Re: Yamaha P90 or Humbuckers
- From: "RichCI" <richci@xxxxxxxxx>
- Date: 12 Oct 2005 13:35:35 -0700
> "Michael" <newszz10@xxxxxxxxx> wrote in message
> > I've been looking at 2 models....Yamaha AEX502 and the AEX520.....the 502
> > has P90's and the 520 has humbuckers.
> > What I'd like is a warmer, more muted (jazzy?) sounding guitar and
> > eventually want to use a small tube amp with it....just for amusing myself
> > on the couch, nothing more.
> TRY them out.
> IMO, P-90's and other singlecoils usually are often easier to achieve a warm
> and jazzy sound with.
> Depending on humbuckers, you can get very good jazzy sounds from them,
> true - but very often humbuckers - especially these days - are geared
> towards a powerful rock sound.
> I'm going to swap my '59 PAF seymour for a P90 because the '59 is shrill and
> bright as hell and I want warmth and depth. So it varies.
> But in general; singlecoil = lower bag end, more highs, a 'wider' sound in
> all, less middle, and very warm and bassy with the tone rolled down, often
> even mushy, and
> humbuckers = less lowest bass but more pronounced low end, so much more
> 'punch' and middlerange, less high sparkle but much more centered rock
> sound. Tone down you get a nice jazz sound that doesn't get too mushy.
I wouldn't say that's a hard rule but maybe a general guideline. I
have four guitars that I mainly play:
Gibson Les Paul Custom - Gibson Classic 57 humbuckers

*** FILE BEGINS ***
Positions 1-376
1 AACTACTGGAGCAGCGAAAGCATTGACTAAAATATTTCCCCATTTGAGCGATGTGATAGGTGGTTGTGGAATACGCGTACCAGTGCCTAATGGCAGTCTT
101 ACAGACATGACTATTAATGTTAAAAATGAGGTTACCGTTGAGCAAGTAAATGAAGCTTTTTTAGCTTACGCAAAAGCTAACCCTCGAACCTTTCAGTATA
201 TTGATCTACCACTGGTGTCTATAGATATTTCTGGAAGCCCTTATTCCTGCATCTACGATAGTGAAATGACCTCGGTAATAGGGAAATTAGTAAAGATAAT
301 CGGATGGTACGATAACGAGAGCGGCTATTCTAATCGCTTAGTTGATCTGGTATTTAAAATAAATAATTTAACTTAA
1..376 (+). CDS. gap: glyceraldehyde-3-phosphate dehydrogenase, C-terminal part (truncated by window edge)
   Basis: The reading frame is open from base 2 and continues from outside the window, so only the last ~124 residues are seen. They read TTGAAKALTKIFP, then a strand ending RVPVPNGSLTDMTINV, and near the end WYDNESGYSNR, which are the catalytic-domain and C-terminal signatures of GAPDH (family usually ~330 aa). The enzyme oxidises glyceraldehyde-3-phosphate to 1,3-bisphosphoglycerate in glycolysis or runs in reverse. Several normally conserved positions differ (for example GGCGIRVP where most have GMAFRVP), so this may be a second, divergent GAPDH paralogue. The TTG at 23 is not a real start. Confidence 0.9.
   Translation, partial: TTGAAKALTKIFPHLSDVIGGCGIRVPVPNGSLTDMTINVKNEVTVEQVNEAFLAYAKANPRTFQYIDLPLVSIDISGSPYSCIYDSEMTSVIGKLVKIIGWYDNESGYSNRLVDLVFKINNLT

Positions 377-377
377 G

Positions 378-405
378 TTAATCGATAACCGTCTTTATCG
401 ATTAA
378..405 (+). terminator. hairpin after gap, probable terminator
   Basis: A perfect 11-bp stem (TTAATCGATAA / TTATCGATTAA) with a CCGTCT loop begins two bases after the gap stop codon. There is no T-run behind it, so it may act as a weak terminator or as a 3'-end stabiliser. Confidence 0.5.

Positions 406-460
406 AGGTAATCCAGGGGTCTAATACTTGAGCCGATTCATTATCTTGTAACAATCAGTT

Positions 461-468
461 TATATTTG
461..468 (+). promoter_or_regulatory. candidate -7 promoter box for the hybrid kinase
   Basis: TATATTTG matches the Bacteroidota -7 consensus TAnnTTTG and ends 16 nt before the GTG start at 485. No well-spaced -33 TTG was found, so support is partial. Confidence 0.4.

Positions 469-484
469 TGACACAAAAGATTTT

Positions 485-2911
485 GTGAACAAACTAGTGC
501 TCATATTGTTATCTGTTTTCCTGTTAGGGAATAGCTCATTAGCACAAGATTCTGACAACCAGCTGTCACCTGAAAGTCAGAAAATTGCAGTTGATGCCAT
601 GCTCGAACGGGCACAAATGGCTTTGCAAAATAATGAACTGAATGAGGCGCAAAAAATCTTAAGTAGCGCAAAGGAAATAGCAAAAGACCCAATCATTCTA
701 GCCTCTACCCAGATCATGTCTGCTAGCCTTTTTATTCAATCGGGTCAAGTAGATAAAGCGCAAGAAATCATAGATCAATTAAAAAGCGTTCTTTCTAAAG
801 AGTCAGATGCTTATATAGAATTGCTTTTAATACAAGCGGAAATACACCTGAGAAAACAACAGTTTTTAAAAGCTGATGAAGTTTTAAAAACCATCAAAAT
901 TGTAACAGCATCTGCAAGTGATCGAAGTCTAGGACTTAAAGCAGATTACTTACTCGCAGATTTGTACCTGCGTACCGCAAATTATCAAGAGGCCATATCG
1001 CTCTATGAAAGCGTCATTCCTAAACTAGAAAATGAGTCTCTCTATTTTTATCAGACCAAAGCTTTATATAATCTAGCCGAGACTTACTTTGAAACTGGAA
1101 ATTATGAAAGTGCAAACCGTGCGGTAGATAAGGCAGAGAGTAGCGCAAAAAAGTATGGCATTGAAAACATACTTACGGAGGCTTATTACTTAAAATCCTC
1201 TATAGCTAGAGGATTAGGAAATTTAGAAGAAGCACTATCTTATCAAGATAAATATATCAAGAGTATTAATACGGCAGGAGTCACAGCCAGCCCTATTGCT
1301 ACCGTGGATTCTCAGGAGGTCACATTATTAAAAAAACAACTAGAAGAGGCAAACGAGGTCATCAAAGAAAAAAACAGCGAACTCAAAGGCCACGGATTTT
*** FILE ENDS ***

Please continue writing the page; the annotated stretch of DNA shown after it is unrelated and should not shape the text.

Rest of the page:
Fender American 57 Reissue Stratocaster - Fender 57/62 single coils
Reverend Slingshot - some sort of Reverend P90 style pickups
Gibson SG Junior - single Gibson P90 (bridge)
The Les Paul definitely has the thickest tone out of all of those.
The Reverend has the most deep low end much as you described and has a
brighter top end; less lower mids than the LP.
The Strat sounds... like a Strat; bright and twangy. It has low end,
but not nearly as much as the Les Paul or Reverend.
The SG is generally pretty bright and doesn't have a lot of low end;
compared with the bridge position of the Strat, I'd say a little more
than that but nowhere near what the LP or Reverend has.
True, a lot of third party manufacturer's humbuckers tend to be geared
towards rock players, but you can also find very warm, well balanced
sounding humbuckers as well. The Classic 57s in my LP are like that;
the general tone of that guitar are more towards jazz and classic rock
rather than metal.
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